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Open Operational Research

Poking data, mostly Open

james riley

5-Minute Read

Luck > Skill

A couple of weeks ago Doctorow linked to a simulation paper with a discussion on ‘Meritocracy’. Sure, talent is important, but have we neglected the importance of luck?

The authors give a simulated population a Normal distribution of talent, and over a lifetime they experience lucky and unlucky events. In their model, the people at the top were rarely the most talented. It’s abstract enough that you can think of it as academics struggling in a publish-or-perish situation, or the dot-coms that exploded in the 00’s and quickly dwindled to … Amazon & Google. 1

At the end of that post, Doctorow:

However, I’d like to see another version of this experiment that adds in immorality: a willingness to cheat and steal. Given the state of the plutocracy, I hypothesize an even stronger correlation.

This stuck with me. The next day I had the shower-thought “I could do that in netlogo”. Not too long after that “I wonder if the researchers did it in netlogo”. I grabbed the paper, and was very happy to see the netlogo screenshot on page 4!

I was even happier to see references to archiving the model. (And a GPL 2.0 licence on the code.) I keep coming across papers that are no more complicated than a linear regression, but they treat the variables of that regression a secret!

Adding immorality to the model

Netlogo is easier to tweak than to write from scratch, at least when you’ve written as little of it as I have. My tweaked model adds “gingers” to the “individuals” who already live there. I didn’t want to call them psychopaths/sociopaths, because I’d be slightly wrong, so I went for being very wrong by linking to the joke that gingers have no soul. For those who haven’t met me, my hair and beard is red. Plus it’s an excuse to colour the little stick people orange.

I considered a couple of ways my red-heads could act unethically, but settled on when they encounter an unlucky event, they give it to someone else. It’s fairly obvious that this gives an advantage; ordinary people can go downwards, but the unethical agents can stay where they are, or go upwards. I’m considering tweaking the model so they need to use their skill level to “pass the buck”.

I threw together a simple script with nlrx that kept running this simulation overnight. The results are a giant Netlogo array, which is very like a JSON array, so I replaced the spaces with commas and let Jsonlite handle that.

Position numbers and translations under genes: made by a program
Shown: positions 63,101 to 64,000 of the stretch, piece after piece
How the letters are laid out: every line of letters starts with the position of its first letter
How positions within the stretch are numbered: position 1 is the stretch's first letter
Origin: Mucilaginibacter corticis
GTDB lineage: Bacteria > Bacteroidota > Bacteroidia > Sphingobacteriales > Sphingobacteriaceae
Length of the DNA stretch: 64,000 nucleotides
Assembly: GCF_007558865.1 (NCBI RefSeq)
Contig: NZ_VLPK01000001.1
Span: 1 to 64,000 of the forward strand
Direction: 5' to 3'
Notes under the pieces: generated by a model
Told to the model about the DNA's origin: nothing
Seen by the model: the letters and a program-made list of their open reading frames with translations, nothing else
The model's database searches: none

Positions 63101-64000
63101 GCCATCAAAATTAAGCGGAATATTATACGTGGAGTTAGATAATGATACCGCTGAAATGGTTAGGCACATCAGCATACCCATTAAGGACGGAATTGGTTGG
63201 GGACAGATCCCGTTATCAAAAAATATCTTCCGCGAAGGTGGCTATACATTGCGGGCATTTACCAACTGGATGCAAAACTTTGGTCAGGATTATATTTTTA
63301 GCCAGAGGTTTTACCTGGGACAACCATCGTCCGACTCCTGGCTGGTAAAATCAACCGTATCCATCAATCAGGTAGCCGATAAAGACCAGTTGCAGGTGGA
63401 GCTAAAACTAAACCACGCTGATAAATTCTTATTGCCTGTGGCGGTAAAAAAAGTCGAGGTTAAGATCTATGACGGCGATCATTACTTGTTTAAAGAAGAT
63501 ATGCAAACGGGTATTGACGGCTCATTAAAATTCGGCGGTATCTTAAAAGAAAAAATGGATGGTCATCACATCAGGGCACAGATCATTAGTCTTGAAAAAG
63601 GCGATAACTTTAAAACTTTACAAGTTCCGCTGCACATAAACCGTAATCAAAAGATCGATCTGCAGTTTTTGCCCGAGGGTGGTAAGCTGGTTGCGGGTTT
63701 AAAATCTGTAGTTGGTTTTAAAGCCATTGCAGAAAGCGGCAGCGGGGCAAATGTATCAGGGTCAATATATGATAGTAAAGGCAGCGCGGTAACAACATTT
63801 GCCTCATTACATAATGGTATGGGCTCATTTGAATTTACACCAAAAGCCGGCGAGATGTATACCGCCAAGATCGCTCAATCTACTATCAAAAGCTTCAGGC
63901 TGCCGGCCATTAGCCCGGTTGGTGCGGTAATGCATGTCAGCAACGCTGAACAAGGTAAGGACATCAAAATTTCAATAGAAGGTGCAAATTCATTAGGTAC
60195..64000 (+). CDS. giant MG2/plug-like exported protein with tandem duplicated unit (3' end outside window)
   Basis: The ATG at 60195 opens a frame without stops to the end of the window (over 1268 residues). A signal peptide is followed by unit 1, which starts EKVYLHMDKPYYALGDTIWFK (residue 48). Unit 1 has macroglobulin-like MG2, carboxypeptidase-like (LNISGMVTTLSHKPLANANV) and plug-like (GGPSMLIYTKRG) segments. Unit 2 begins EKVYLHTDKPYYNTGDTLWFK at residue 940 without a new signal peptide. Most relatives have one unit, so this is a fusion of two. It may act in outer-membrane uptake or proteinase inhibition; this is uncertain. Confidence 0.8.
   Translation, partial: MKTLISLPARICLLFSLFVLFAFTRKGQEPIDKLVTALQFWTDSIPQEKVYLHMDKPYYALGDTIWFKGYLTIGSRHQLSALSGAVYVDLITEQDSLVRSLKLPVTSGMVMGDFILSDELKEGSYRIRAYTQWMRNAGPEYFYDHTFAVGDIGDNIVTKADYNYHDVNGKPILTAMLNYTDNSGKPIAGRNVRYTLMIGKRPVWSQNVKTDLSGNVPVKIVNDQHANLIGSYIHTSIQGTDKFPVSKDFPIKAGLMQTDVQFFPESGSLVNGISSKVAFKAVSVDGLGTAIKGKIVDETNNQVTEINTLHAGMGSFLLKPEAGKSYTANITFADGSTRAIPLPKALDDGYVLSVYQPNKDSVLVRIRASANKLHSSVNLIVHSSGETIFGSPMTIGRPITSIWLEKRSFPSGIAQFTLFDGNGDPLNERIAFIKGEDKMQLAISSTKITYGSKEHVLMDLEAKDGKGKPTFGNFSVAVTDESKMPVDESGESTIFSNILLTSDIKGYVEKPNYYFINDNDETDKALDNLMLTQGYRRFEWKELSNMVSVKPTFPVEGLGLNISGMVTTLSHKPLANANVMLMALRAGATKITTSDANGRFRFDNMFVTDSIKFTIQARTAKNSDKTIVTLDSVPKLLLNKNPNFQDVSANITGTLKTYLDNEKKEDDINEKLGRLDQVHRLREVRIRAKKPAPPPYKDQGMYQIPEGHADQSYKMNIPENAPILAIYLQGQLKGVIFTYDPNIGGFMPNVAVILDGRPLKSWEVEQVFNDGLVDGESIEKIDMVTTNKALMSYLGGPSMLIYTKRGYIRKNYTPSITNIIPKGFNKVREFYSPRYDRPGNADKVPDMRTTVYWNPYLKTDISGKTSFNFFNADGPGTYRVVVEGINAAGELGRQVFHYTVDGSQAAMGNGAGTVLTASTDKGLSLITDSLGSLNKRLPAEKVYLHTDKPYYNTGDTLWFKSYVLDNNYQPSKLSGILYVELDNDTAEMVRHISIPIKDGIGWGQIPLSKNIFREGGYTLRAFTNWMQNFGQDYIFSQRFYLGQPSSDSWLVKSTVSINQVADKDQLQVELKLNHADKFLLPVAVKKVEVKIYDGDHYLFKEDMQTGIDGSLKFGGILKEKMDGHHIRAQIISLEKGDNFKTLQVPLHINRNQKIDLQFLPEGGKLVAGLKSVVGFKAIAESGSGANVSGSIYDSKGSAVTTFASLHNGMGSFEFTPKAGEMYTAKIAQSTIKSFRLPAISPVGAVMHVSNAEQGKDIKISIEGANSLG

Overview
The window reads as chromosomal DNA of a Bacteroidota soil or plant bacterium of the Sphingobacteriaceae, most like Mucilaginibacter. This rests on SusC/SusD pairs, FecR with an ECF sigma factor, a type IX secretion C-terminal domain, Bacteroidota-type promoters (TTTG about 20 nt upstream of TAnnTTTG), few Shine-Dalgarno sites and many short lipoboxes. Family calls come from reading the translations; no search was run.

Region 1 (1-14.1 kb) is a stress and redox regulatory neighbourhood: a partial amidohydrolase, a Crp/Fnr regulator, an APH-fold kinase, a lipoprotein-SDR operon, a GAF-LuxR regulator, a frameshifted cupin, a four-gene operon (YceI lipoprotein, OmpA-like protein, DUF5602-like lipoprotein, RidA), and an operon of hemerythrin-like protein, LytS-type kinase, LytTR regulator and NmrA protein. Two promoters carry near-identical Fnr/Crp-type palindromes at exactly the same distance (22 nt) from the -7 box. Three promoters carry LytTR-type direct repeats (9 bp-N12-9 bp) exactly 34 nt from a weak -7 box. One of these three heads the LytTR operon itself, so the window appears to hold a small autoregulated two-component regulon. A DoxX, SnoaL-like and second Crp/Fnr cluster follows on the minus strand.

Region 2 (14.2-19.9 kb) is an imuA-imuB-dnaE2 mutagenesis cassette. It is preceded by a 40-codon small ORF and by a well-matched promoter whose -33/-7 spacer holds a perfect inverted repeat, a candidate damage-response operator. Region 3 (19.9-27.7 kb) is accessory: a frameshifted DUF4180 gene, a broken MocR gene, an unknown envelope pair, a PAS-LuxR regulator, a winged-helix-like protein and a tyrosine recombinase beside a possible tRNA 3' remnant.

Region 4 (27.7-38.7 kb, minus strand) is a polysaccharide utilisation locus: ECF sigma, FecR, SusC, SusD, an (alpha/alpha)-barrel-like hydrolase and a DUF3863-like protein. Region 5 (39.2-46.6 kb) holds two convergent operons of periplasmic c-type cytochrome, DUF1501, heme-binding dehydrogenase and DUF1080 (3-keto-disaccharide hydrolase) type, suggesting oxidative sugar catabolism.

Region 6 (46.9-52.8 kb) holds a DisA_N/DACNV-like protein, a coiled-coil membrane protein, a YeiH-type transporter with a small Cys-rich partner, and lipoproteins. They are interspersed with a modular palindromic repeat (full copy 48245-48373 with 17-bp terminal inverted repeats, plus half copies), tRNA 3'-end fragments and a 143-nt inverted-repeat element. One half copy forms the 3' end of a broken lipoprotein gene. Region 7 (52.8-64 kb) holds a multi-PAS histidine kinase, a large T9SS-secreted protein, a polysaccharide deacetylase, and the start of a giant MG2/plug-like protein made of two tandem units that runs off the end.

array_to_vec <- function(array){
  array %>% 
    str_replace_all(" ", ",") %>% 
    jsonlite::fromJSON()
}

arrays_to_vec <- function(arrays){
  map(arrays, array_to_vec) %>% 
    unlist()
}


parse_result <- function(result){
  individuals <- tibble(
    success = arrays_to_vec(result$`[success] of individuals`)
  ) %>% mutate(case="individual")
  
  gingers <- tibble(
    success = arrays_to_vec(result$`[success] of gingers`)
  ) %>% 
    mutate(case="ginger")
  bind_rows(individuals, gingers)
}


result <- read_csv(here::here("static/data/netlogo_outputs/passing_the_buck.csv"))  %>% 
  parse_result()

Overall, we get a similar success distribution to the original paper, so adding the immoral agents didn’t break it too badly. Also, immorality is no guarantee of success - the most likely outcome for everyone is to stay roughly where they started.

I’ve log-scaled the ‘success’ axis to make it easier to see where the red-heads have ended up, rather than highlighting the log-normal distribution as in the original paper.

result %>% 
  tabyl(success,case) %>%  
  adorn_percentages(denominator = "all") %>% 
  pivot_longer(-success) %>% 
  ggplot(aes(x=success,y=value,fill=name)) + geom_col() + ggthemes::theme_few() + scale_fill_manual(
    values = c("orange","light blue")
  ) + scale_x_log10() + scale_y_continuous(labels = scales::percent) + labs(
    "Overall distribution of success"
  )

If we make each column add up to 100% then we see if the immoral agents have floated to the top. There were 1000 individuals and 50 gingers in these tests, so I’ll add a horizontal line at 1000/1050:

result %>% 
  tabyl(success,case) %>%  
  adorn_percentages() %>% 
  pivot_longer(-success) %>% 
  ggplot(aes(x=success,y=value,fill=name)) + geom_col() + ggthemes::theme_few() + scale_fill_manual(
    values = c("orange","light blue")
  ) + scale_x_log10() + scale_y_continuous(labels = scales::percent) + labs(
    "Overall distribution of success"
  ) + geom_hline(yintercept = 1000/1050)

My immoral agents can’t go below starting success, so they’re completely unrepresented there. Since they’re <5% of my simulated population they seem to have struggled to get >3 lucky events. Even if they take an unlucky event and give it to someone else, that blocks them from encountering a lucky event that tick.

Further thoughts

Ideas for developing this further:

  • Tweak the % of gingers. How many need to be in the population before the agents burdened with morality do significantly worse from receiving more unlucky events?
  • Consider making the ability to pass the unlucky event dependent on skill level.
  • Make the ‘passing the buck’ action a net negative, not zero-sum. e.g. 2 individuals each get 75% of an unlucky event.

Finally

Doctorow is running a kickstarter for pre-orders of his latest audiobook. He’s sticking to principles and not going with Audible because they refuse to sell any audiobook that doesn’t have DRM.

If you’ve made it this far, maybe check out Little Brother 1, it’s Freely available under more-or-less the same licence as this blog!


  1. Sports is another big example. I’ve been watching bits of Strongman in lockdown and at the top level dodging an injury can be as important as being 0.0001% better than the next guy. Even to get to TV level they have to have dodged any injury that could end a career before it starts. ↩︎

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